The point of transparency, according to the theorists, is two-fold: You’ll be judged for what’s exposed and – only when effective sanctions or accountability mechanisms exist for bad behaviour – you won’t want to continue to act badly. Sounds easy, right?
The problem, in the real world at least, is the definitions in the concept above. Who constitutes the ‘judge’ of what’s exposed? Who decides what sanctions are appropriate? What’s riskier for an actor – attempting to hide behaviour or taking the punishment a ’judge’ hands out?
Looking at some news stories over the last few weeks, the FOI ‘expenses’ fad is more than a fad after all – FOI requests for expenses continue to be made, and in tandem with proactive publication, hundreds of column inches continue to be filled by stories about expenses.
And the reason this is still happening is that it continues to be unclear (and therefore newsworthy) about what any expenses system is ‘supposed’ to look like. The goal posts keep shifting – what was acceptable before the banking (or indeed the MPs’ expenses crises) isn’t necessarily ok now, though of course, it could one day be again. Where the real accountability lies is often not with the headlines in the media, but by the structures already in place in the system. Transparency’s two benefits are by no means a given.
In the context of increasing student fees and a decrease in the teaching budget, the expenses of university vice-chancellors this week, investigated by the Independent on Sunday, makes the perfect story. The expenses “cover worldwide travel and lavish entertaining” according to the paper, while the universities argue that “the expenses were largely run up on official business” and they insisted they had “robust mechanisms to weed out frivolous claims.”
Comments on the expenses by union and student leaders did not call for the resignation of any vice-chancellors. Usman Ali, vice president of the National Union of Students, argued “Universities must listen to students’ unions and make their expenses and pay structures transparent to stop abuses.” But without stronger sanctions, and keeping in mind the theory above, what can listening and more transparency do to actually instigate the kind of behaviour change students and unions want? In reality, the buck stops for many vice chancellors at their respective university councils.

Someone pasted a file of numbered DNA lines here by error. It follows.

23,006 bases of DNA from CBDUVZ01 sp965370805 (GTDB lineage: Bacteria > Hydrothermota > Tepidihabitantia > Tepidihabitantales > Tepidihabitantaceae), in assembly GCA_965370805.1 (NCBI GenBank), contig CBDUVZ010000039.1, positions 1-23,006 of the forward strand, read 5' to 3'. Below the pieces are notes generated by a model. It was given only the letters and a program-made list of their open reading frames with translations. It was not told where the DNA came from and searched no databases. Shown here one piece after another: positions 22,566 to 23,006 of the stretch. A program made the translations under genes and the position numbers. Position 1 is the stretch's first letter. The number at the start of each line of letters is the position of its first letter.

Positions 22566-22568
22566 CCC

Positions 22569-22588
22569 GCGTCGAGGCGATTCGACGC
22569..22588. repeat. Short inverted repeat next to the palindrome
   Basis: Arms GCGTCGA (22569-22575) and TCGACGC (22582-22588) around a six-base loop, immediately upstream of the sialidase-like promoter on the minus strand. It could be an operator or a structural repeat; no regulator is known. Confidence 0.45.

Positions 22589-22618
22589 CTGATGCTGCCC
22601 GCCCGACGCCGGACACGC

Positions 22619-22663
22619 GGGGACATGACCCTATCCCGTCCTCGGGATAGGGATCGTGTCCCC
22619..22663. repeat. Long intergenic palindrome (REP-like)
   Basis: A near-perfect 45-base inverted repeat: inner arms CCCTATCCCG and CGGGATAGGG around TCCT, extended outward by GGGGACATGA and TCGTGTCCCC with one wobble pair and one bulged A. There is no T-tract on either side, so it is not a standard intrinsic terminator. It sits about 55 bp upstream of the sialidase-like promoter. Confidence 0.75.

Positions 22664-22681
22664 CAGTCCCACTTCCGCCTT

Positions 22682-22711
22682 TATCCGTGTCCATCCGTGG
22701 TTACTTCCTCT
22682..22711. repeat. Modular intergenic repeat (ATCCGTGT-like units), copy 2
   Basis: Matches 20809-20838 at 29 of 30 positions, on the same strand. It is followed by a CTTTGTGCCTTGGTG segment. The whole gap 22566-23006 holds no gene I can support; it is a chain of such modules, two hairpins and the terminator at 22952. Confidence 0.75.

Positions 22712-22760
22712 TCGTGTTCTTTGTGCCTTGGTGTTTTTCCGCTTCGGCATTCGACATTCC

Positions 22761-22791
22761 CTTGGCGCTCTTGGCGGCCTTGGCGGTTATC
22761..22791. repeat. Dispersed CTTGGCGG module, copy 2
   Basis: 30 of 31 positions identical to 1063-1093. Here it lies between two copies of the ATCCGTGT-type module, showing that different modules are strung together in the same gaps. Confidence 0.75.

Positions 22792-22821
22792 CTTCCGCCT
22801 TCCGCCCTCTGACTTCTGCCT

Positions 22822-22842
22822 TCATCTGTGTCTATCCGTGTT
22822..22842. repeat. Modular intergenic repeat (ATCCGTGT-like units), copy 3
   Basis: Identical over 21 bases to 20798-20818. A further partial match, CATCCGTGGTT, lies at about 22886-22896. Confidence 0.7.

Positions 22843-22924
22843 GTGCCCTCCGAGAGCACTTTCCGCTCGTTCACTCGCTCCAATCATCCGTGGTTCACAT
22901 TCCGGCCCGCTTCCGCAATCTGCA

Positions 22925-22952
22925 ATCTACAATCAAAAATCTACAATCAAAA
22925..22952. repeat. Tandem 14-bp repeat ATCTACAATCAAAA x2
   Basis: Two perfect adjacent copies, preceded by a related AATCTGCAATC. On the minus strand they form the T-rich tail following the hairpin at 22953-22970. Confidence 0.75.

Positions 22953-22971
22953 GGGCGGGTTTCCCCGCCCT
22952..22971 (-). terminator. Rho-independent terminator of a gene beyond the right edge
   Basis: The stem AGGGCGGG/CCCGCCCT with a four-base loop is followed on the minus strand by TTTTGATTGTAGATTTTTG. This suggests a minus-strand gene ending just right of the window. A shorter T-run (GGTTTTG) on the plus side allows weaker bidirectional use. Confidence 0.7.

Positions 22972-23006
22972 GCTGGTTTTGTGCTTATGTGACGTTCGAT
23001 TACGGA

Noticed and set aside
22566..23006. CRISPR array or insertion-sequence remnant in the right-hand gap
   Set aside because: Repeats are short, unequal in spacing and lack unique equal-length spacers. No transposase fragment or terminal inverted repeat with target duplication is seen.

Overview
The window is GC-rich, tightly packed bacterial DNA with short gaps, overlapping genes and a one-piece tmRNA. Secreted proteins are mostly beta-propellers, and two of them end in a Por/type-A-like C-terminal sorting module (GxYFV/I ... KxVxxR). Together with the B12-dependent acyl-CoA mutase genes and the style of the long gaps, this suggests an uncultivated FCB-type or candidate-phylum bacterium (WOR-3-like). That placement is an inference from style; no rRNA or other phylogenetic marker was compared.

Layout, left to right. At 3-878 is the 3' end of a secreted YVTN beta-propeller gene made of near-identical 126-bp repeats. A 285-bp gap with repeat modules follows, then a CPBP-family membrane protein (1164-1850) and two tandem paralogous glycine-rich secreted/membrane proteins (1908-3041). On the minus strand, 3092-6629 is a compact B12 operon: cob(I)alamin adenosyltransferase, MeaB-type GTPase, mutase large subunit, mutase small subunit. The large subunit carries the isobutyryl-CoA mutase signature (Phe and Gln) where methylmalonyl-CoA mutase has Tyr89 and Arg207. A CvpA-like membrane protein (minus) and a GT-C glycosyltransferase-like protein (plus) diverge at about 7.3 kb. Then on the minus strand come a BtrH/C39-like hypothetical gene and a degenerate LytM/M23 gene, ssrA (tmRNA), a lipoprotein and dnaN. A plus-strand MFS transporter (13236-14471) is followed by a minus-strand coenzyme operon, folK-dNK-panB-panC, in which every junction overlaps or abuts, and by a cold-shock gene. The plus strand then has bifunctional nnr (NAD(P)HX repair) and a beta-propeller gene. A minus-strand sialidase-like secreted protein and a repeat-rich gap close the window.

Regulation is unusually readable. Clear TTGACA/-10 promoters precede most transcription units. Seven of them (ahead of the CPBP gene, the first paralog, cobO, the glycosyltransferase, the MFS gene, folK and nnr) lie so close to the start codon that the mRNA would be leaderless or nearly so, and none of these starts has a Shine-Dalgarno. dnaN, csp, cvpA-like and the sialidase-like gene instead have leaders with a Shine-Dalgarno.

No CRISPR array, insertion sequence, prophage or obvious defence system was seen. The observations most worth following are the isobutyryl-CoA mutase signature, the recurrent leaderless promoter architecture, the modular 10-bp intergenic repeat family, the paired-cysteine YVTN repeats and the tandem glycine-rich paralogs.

Universities argue their expenses regimes are fit for purpose and by being exposed they are acting responsibly. A Housing Association has taken it upon itself to begin publishing details of their expenses. Being threatened with FOI-inclusion by Minister Grant Shapps, they have embraced the push towards transparency and opened themselves up to the scrutiny of others.
Is that a safe move, PR-wise? Even when efficiencies are made overall, exposure of expenses doesn’t always inspire trust: the total claims made by MPs’ are down by a fifth this year, but that hasn’t stopped the Daily Mail focussing on first class travel. Context is everything: “[MPs’ expenses claims] highlight the extent to which the system cossets MPs from the crippling rises in the cost of living that are squeezing the incomes of ordinary families.” Ouch.
The issue remains a touchstone across the public sector: this week examples come from the police, the British Council, the BBC, former MPs like Tony Blair (and less recently, Thatcher,) and even popping up in the Leveson Inquiry.
The most interesting piece of expenses news this week however, might be a small survey by YouGov, carried out for Concur, a firm which specialises in expenses software. 18 per cent of respondents said they would exaggerate expenses claims if they believed they were otherwise underpaid. Who’s fit to judge now?